Proverbs 22:16

He that oppresseth the poor to increase his riches, and he that giveth to the rich, shall surely come to want.
– Proverbs 22:16

The wording of this proverb is difficult and interpretations vary. The word for oppresseth means to press upon, or defraud. The word refers to extortion of the poor, which can indicate needy and/or weak. Giving to the rich refers to giving gifts, or even bribes. Wisdom warns against the folly and evil of both bribery and extortion (Proverbs 17:23; 22:22-23; 28:3). The end of this way is want, or poverty. This proverb ends the large collection of the Proverbs of Solomon, which form the largest section of this book.

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Proverbs 21:14

A gift in secret pacifieth anger: and a reward in the bosom strong wrath.
– Proverbs 21:14

The word for gift means present and the word for reward means bribe. The first is neutral of itself and the second is usually negative. Commentators differ whether the proverb itself is positive or negative. The word for pacifieth means smooth, or sooth. It refers to reducing, or calming, anger and strong wrath. The word for secret means covered, or hidden, and this word gives a tinge of something untoward. The word for bosom means to enclose in the more figurative sense. The figure could also speak of concealment, or it could refer to being at the ready. The second sense would highlight the timing of the gift given more than the hiddenness of it.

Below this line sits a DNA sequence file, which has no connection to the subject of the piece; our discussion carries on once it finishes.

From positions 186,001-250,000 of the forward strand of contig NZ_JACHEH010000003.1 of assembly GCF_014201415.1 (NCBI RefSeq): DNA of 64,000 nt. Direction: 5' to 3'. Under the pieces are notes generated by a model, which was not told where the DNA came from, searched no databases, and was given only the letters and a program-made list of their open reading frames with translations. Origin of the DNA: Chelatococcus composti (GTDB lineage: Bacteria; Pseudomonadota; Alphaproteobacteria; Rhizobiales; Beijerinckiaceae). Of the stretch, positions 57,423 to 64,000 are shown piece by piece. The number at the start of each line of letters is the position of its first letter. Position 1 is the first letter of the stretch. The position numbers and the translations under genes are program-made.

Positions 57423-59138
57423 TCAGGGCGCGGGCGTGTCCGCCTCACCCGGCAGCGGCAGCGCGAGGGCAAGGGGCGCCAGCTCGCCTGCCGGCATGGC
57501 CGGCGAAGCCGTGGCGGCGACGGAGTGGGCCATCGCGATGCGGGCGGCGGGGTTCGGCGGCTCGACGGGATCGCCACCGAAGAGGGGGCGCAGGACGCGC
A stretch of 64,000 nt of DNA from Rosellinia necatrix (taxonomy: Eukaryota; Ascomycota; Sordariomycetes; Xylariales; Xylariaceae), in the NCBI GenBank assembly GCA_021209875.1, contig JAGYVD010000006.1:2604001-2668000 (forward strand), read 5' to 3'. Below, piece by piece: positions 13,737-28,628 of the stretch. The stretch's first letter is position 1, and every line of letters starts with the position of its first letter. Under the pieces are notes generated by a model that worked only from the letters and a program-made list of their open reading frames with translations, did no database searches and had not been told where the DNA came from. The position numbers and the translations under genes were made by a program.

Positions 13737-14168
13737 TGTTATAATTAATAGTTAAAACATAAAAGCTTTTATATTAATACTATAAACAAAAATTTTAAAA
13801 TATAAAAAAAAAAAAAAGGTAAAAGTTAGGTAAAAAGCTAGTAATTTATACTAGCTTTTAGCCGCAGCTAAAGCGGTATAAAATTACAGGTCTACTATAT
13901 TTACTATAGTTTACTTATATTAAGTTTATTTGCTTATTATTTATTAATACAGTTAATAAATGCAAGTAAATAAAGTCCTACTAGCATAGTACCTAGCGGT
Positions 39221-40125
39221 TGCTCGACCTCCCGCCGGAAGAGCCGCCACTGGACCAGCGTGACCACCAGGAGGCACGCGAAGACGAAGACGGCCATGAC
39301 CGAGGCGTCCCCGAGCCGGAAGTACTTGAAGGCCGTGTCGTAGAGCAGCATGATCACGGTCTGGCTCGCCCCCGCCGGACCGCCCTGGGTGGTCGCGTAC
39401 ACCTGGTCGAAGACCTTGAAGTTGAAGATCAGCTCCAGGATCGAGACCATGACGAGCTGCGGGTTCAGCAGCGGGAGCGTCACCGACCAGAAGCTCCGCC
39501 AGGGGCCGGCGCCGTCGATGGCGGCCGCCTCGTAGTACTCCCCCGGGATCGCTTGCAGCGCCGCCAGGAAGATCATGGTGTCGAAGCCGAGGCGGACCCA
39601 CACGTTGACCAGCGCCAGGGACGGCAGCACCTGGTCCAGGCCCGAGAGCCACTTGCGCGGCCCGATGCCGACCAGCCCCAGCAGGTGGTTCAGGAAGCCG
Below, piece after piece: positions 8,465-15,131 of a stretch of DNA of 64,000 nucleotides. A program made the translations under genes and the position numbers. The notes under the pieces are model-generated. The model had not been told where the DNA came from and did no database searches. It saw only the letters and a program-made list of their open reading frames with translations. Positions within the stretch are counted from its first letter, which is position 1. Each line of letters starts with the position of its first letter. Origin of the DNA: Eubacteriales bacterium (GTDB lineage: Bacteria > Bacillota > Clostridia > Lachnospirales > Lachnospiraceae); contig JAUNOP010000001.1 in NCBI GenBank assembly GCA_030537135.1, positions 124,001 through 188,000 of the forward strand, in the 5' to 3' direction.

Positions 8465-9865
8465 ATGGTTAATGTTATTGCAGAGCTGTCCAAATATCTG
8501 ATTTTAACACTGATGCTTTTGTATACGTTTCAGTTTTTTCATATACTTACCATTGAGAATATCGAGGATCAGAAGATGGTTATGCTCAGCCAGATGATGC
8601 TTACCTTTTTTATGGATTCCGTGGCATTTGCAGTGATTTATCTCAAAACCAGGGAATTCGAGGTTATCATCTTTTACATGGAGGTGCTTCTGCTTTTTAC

Perhaps the difficulty demonstrates the fine line between a good and bad gift. Gifts are always wicked when used to pervert justice (Proverbs 17:23). They are disgusting when used out of vanity to gain favor or place (Proverbs 18:16; 19:6). However, Proverbs praises the wisdom that calms anger and appeases wrath. Gentle words can sooth (Proverbs 15:1). Controlling one’s own anger can calm others (Proverbs 15:18). A well timed word can do good (Proverbs 15:23). So, if we have wisdom and discretion, we can also calm anger with a discreet and timely gift.

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Proverbs 17:23

A wicked man taketh a gift out of the bosom to pervert the ways of judgment.
– Proverbs 17:23

The word for gift means a present, or donation. The word most often refers to a bribe. The bosom refers to the folds of a garment that held a purse, or other valuables. We would similarly say from inside the vest. One can imagine the subtle movements to take out from the inside pocket and discreetly hand to another. The man is wicked because his gift is used to pervert the ways of judgment. The word for pervert means to bend away, and here to bend away from what is just. Bribes are contrary to wisdom and righteousness (Exodus 23:8), though they often bring success (Proverbs 17:8; 18:16).

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Proverbs 17:8

A gift is as a precious stone in the eyes of him that hath it: whithersoever it turneth, it prospereth.
– Proverbs 17:8

The word for gift means bribe, or reward, and it is mostly negative in the Old Testament usage. The word for precious means favor, or charm. It describes a stone that is seen as some charm of favor, or magic charm. The second phrase describes the one who uses it as prospering wherever he turns his bribe. The proverb describes the short term success of the palm greaser. Using bribes can range on the scale of wickedness, but it is always wicked to do so (Proverbs 17:23). God’s righteousness is described as never taking bribes (Deuteronomy 10:17). The law, which demands holiness like God’s holiness, forbids the giving or taking of bribes (Exodus 23:8; Deuteronomy 16:19; 27:25).

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